Page Three in Rupert Murdoch’s The Sun was cited for exemplifying the wave of sexualization of media platforms, whilst five interesting case studies of recent prime-time American television shows were elucidated as a springboard for a poignant exploration of the portrayal of lesbian women on American television. The latter was achieved through the analysis of for example, narrative closures and its implications on the patriarchal order or socially acceptability of being a lesbian. At the same time, the text again goes beyond the agenda of merely explicating issues of concern interlinking media and gender; the functionality of the technique of utilizing textual ambiguity for films, for example, was covered. 

The interlocking relationship between the feminine gender and media are also expounded through media genres such as soap opera texts, computer game play, consumer discourses, American films, and as contextualized in British rock music journalism. Embedded in these examinations are further discussions of the subordination of women, of the systemic exclusion of women from historical or current discourses, of unsubstantiated gendered assumptions, negative stereotyping of Aframericans and Latinas, and more. Discussions of masculinity, for example its commercialization in the form of laddism, or the “new lad,” and more, are also found within the text.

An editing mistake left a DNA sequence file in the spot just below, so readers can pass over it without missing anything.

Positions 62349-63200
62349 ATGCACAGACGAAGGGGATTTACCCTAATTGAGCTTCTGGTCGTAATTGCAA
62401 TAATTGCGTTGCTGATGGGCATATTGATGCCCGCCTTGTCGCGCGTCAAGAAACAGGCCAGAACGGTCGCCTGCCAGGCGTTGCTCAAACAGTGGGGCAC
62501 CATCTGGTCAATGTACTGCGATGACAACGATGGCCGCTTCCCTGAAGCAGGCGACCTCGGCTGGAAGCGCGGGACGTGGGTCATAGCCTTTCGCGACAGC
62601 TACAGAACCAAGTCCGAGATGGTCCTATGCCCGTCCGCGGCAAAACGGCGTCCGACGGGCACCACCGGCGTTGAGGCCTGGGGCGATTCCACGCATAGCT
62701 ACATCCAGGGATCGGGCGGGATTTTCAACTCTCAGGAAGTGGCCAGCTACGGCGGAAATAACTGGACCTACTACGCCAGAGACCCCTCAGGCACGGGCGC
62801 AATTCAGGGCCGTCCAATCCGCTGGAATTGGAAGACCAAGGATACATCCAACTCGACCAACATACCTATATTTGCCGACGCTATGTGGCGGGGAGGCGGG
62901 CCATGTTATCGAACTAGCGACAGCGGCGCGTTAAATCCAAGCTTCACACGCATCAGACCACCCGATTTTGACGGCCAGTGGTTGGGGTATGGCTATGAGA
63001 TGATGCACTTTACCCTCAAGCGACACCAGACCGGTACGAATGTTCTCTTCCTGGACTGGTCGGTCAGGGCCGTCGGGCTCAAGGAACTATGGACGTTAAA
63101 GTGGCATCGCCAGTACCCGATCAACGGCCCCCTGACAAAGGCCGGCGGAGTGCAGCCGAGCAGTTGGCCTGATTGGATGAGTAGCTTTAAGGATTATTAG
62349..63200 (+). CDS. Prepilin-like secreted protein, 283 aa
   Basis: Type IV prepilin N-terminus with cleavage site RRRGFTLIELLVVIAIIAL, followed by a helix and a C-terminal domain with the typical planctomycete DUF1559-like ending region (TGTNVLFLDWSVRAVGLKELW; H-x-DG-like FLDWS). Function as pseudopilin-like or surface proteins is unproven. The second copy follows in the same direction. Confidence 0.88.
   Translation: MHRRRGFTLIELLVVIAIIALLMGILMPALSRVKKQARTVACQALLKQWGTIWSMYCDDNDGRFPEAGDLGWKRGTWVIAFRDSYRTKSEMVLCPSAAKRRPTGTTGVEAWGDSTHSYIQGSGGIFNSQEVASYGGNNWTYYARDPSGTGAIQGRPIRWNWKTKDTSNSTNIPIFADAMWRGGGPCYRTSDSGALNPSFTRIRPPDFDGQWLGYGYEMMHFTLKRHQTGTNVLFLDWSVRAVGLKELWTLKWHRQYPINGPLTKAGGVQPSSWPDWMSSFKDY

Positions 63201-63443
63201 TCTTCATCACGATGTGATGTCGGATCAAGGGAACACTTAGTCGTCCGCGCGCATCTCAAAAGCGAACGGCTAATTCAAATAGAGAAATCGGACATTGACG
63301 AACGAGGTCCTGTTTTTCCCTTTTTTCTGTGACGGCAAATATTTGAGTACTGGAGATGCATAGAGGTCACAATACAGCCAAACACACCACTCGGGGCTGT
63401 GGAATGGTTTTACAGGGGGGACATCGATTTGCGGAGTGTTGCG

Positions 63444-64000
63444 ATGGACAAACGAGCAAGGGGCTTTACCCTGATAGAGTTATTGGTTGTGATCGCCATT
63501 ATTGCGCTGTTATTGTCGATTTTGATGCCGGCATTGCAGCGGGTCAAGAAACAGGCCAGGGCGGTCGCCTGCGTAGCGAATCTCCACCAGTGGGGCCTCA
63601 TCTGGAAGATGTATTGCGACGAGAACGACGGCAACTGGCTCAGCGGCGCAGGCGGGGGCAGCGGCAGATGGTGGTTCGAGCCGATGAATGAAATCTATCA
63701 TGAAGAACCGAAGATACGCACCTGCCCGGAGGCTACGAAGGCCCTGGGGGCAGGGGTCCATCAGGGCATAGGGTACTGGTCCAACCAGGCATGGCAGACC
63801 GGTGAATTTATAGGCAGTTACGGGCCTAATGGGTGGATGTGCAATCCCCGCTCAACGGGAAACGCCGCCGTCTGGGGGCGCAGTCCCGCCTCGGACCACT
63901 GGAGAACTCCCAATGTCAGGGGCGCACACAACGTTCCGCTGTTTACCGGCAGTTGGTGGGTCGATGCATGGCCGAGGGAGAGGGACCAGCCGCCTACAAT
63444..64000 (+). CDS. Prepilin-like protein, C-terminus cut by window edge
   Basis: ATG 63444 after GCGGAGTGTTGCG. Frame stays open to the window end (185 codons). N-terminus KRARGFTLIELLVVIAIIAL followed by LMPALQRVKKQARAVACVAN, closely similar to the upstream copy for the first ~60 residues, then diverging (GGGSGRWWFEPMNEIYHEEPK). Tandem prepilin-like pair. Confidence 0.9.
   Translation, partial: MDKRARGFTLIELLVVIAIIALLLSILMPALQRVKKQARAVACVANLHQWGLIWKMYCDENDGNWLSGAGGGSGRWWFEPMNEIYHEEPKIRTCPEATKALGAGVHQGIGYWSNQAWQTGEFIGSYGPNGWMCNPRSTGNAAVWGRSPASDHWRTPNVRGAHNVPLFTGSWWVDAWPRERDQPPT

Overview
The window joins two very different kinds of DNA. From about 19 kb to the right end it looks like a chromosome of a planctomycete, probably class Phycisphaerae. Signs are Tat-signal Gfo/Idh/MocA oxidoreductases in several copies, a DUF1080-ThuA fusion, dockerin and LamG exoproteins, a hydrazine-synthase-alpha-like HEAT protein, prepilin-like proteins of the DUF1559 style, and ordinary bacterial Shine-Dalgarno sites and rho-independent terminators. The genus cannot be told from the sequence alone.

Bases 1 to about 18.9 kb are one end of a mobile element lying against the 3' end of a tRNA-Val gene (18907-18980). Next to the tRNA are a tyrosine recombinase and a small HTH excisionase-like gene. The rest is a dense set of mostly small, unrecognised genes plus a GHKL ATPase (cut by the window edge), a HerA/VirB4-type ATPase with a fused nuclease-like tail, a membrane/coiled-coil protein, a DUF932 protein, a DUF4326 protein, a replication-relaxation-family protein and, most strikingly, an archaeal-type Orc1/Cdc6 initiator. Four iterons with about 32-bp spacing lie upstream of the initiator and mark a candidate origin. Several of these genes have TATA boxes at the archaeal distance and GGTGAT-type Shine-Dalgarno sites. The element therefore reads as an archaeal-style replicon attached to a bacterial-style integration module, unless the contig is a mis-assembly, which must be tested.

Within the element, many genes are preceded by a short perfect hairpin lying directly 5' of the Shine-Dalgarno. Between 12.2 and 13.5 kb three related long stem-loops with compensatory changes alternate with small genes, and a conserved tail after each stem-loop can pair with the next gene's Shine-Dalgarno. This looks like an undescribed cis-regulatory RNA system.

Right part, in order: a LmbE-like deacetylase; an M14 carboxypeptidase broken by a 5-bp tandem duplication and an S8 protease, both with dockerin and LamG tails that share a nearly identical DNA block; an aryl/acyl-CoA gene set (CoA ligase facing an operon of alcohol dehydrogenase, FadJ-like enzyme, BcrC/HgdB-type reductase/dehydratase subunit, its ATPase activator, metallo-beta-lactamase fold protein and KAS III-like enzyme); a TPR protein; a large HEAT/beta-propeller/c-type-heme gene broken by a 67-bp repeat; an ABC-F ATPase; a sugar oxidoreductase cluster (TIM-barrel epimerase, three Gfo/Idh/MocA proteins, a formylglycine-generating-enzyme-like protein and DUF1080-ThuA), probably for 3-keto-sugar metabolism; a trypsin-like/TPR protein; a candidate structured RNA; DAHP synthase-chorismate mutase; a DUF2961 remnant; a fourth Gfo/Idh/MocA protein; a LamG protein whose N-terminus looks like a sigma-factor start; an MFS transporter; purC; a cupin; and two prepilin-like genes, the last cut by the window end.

Disclaimer: I am not affiliated to the publisher nor the author of the book. This book review is the result of my personal reading and honest opinion.

Sunday, 23 October 2016

REVIEW: "The Fix: How Nations Survive and Thrive in a World in Decline" by Jonathan Tepperman

Book Review by Sapphire Ng

The Fix: How Nations Survive and Thrive in a World in Decline
by Jonathan Tepperman
Tim Duggan Books
Copyright September 2016
Hardcover, 320 Pages

The Fix is immensely informative, tremendously engaging, and remarkably researched. The book makes for a synchronously enjoyable and educational read; the awe-inspiring narratives of nations successfully overcoming seemingly insurmountable trials are deeply inspiring. The book is commendably well-written, and contains a plenitude of salient statistics, intriguing details, and thoughtful evaluations, and is highly recommended for ardent students of government, politics and policy, and for passionate and shrewd global citizens.